As Google Agrees To Delete Unblurred Street View Images In Germany, One Is Used To Solve A Crime

from the well-how-about-that dept

Earlier this week, Google agreed to delete unblurred images in its Street View database. If you don't know, Google Street View involves cars driving around photographing everything, so they can be placed on Google Maps. It's quite useful. However, some folks (and politicians) have been up in arms about the supposed privacy violation of photographing people walking in public (no, I don't get it, either). To deal with this, Google has been blurring faces of people. However, it usually keeps the unblurred versions in a database for future use (and for better training of its blurring mechanism).

However, just as the company agreed to delete the unblurred photos in its German database, over in the UK, such photos may be useful in helping to solve a mugging. The victim of the mugging (amazingly) noticed that one of the Street View photos was taken right before the mugging happened. It involved two guys who stole his bike, and the photo shows the two guys walking right behind the kid. He alerted the police, who got the unblurred image from Google and were able to track down the accused muggers. Of course, it's not clear if they'll actually be convicted or if there's really enough evidence. In the meantime, though, if you're thinking of mugging someone, maybe take a look around to see if there's a Google car driving along side you first.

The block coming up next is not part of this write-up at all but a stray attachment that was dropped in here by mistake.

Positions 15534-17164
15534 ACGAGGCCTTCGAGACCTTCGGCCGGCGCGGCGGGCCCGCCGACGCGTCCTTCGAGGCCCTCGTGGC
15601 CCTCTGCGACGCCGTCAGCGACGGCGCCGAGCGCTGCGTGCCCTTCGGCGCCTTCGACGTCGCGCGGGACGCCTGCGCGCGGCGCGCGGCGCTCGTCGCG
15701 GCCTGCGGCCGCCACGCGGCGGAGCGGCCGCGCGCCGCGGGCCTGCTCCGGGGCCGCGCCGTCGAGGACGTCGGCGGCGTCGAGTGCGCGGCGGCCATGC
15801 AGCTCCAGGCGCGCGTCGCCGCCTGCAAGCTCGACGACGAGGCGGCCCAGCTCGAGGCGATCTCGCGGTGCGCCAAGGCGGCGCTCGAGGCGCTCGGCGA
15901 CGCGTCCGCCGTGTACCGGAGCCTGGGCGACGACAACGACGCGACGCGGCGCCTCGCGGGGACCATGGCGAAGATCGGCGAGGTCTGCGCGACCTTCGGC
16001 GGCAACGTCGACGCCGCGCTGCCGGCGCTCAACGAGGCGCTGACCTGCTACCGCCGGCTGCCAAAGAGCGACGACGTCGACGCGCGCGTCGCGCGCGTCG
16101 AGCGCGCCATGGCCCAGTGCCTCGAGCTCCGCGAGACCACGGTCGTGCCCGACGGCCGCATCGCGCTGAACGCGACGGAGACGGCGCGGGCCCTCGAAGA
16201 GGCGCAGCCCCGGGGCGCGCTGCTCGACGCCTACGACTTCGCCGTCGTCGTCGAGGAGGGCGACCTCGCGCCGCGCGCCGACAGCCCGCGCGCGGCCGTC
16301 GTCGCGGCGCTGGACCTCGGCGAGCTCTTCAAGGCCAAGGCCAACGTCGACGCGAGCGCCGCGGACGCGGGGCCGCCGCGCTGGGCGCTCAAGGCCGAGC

Filed Under: crime, germany, google maps, mugging, street view, uk
Companies: google


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  1. icon
    Mike P (profile), 19 Jun 2009 @ 9:12pm

    Google, Crime Solvers

    While I absolutely agree with you, Mike, on your stance concerning Google Street View and that it can be quite useful for certain things, catching criminals in action probably isn't one of those things. That's a once in a decade happenstance and thus wouldn't be fair to be used as an argument for being pro Street View. Other than the fact it shows that sometimes image records come in handy as a historical reference, there's really nothing more than an eye-catching coincidence here.

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